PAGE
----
Around this time a year ago, I was not considering applying for physical university. (For those of you who don’t know, I was studying with the Open University, a distance learning institution, at the time). I didn’t see it like this in the moment, but looking back I think I had almost written the whole idea of attending university off. It seemed so inconceivable to me, for many reasons, and that led to a total dismissal of it all.
Now, heading into my second term at uni, I thought it might be a good moment to reflect on that experience, and those feelings, in the hope that it might reach someone else going through something similar… So what was the main issue then?
I didn’t feel good enough.
I lacked the confidence and felt scared to fail. It was almost like there was no point in even trying because I could never succeed. I’m not sure why this feeling was so strong in me, objectively I was always at the top of the class, or near it, in academic subjects. PE was my weak point. *Shudders at the repressed memories of drowning in freezing mud in games of ‘tag rugby’ on the school field wearing shorts in the dead of winter*. Apart from that though, I didn’t really have much to complain about. I did well in all my subjects at school and didn’t even get bullied for being ‘nerdy’. I kept my head down, did the work and, evidently, did it well.
So why such a strong lack of belief in my abilities?
This is a question I’ve spent hours mulling over throughout the last few years – from GCSEs to college, I never felt confident I had done something well in school. It wasn’t primarily that I was embarrassed to admit that I was good at academic things, the issue was that I could never actually feel that I was successful in the first place. I always thought I was going to fail. No matter what. Especially when I jumped into the intensity of IB at college (this is a school programme known for its difficulty and pressurising atmosphere).
I always felt like everyone was better than me.
I would panic that other people were understanding things I couldn’t, or doing work I had somehow missed. I lacked the passion for maths and science subjects, I felt self-conscious in foreign language classes, and my writing felt clunky and childish in essay-based subjects. All of these emotions, no matter how irrelevant they were to my ability to get good grades, culminated in a feeling of inferiority.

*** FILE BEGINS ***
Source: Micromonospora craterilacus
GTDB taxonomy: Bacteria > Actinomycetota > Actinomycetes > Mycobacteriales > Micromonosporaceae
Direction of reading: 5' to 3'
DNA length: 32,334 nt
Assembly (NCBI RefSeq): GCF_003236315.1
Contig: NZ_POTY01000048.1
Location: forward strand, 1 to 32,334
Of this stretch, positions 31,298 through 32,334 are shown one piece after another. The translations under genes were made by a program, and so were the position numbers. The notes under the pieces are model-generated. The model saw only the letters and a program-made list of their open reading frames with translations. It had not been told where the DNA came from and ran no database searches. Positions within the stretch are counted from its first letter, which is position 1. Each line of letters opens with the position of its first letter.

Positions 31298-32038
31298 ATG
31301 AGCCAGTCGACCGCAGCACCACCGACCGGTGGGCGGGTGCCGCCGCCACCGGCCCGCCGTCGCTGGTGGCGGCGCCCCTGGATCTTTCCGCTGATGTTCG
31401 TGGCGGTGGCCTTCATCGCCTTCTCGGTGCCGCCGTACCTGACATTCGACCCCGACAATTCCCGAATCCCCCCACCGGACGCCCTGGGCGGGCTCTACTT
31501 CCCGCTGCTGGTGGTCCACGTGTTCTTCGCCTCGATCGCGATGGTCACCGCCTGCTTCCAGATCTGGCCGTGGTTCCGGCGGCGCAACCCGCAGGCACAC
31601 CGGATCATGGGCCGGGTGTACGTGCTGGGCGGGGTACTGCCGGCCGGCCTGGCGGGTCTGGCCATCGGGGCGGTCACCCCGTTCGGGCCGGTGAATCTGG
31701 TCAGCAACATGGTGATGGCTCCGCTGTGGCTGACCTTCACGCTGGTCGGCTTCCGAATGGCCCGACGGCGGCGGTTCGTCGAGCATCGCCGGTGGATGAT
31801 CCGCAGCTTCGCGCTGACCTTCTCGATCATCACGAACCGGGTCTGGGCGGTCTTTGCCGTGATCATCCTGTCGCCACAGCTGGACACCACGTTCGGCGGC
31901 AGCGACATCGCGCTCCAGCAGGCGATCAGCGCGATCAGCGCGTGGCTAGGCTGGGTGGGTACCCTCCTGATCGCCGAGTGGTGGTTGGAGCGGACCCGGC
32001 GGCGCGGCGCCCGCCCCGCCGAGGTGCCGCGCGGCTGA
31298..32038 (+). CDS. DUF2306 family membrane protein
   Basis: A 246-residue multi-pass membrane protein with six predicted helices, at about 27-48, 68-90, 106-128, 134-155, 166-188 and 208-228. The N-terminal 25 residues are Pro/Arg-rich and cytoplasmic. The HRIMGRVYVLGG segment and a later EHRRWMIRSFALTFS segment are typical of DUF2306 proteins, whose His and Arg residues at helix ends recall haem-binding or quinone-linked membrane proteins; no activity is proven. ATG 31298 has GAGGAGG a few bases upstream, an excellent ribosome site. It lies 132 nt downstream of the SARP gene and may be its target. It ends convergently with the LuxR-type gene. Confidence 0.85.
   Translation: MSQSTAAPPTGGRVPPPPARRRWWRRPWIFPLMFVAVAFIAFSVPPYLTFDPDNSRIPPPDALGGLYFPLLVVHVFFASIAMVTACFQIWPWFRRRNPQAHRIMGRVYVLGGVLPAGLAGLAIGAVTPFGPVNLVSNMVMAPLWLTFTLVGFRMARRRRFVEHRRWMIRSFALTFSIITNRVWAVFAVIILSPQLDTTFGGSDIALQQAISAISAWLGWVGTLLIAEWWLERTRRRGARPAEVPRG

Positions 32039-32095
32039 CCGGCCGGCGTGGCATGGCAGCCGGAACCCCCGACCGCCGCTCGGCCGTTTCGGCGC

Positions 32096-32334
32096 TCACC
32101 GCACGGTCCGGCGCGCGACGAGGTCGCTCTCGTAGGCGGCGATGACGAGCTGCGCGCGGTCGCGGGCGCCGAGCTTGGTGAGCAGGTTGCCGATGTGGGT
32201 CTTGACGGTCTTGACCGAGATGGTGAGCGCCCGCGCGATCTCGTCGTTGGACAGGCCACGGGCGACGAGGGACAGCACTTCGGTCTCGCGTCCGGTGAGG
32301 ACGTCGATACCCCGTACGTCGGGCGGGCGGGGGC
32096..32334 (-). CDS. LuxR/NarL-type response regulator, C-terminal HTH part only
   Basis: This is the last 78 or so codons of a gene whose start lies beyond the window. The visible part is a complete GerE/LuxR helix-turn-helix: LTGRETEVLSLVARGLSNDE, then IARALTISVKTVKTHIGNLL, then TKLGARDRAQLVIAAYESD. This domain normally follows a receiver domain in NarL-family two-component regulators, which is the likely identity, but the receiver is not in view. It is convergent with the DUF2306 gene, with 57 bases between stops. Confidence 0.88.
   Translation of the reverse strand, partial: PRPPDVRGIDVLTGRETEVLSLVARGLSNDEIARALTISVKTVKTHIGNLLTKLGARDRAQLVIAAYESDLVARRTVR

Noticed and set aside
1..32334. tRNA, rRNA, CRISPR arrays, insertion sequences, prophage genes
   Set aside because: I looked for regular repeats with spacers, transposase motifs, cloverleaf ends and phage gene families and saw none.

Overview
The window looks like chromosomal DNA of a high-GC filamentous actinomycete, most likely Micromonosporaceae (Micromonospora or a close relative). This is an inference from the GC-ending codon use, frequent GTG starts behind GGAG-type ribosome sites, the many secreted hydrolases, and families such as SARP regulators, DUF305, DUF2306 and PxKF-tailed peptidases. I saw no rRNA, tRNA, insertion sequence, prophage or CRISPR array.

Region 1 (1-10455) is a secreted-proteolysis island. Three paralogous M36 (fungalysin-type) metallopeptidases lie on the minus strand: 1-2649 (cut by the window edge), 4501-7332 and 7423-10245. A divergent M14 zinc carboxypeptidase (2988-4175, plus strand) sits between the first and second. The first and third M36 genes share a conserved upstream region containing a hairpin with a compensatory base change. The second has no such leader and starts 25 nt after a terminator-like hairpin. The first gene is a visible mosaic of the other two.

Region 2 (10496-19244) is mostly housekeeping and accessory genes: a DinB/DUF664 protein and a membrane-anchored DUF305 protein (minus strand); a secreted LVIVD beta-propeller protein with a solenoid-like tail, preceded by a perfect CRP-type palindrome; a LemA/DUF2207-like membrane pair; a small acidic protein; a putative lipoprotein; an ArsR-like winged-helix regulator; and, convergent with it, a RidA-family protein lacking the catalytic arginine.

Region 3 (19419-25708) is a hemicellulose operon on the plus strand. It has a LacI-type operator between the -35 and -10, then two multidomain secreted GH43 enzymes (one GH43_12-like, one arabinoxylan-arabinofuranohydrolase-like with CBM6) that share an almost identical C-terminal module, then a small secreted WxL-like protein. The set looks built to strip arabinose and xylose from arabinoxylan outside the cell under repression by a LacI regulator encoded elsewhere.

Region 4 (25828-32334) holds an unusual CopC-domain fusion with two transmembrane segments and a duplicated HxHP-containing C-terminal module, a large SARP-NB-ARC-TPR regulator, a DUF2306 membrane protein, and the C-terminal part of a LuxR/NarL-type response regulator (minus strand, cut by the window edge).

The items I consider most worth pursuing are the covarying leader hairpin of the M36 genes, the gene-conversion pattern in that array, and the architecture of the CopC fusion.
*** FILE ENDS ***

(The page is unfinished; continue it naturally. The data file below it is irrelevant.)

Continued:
Yet somehow, I made it to university.
I took that deep breath. I got my act together (at the very last minute), and applied. I was accepted. I turned up for Freshers’ Week. I made it through term one with all its accompanying deadlines. I had time to reflect over Christmas, and I’m back for more. Somehow, the person feeling all those things listed above survived the start of university.
So did I overcome these feelings?
In a sense, yes. In a lot of ways, no. I think I have a more balanced view on things now; most of the time I am able to separate out objective reasoning from irrational fear. But it’s by no means an easy thing to do. And sometimes it’s a skill that’s beyond me.
‘I feel like this, what do I do?’
…might be the question on your mind. I don’t think there’s an easy answer to this. Confidence isn’t something that you pick up pre-packaged in a supermarket, microwave for five minutes and consume in two gulps. It is (for some of us) a painstakingly difficult skill to learn, and keep reinforcing, as we grow. What helped me to get to the point where rationality could win out over emotion was a combination of:
I took two gap years to rebuild myself and construct a sense of confidence after leaving school. That temporal chunk gave me space for recovery and reflection, and as cliché as it sounds, it healed a lot.
Different life experiences
I collected up a lot of skills, some applicable to university life and some not so much, in my two years out. I worked in several very different environments, brushing shoulders with all sorts of people. I travelled and lived independently. I started a blog and developed my creativity. I did all sorts of things; these experiences gave me bucketfuls of confidence that helped make up for my capricious belief in my academic abilities.
I chatted to people who care, to give me a reality check on my abilities. Not people who would tell me everything I do is great, because that’s not believable or realistic, and just won’t help. But people who spelt out my strengths alongside the things I needed to work on, giving me the space to chat about how to nurture and manage those things.
These three elements worked together to build up one important thing: perspective. I now know, and by know I mean feel it in a visceral way, that other people find some things hard and some things easy. That university is daunting for everyone. That we all learn different things at different times. That grades aren’t everything. That mental health is more important than seeming successful. That other people really aren’t that bothered about how you’re doing academically – they’re busy thinking about themselves.
This has allowed me to be here. And I think it’s something you can learn – you don’t have to be stuck forever. But I don’t think it comes from isolating yourself or even reading more textbooks. If you’re anything like me, no matter how many good grades you get you still won’t think it’s possible for the next exam to go well. I think perspective, and the confidence it can give you to go out and reach for your goals, comes from living, trying new things and having a chat every now and then.
But hey, that might just be me: let me know what you think in the comments ❤
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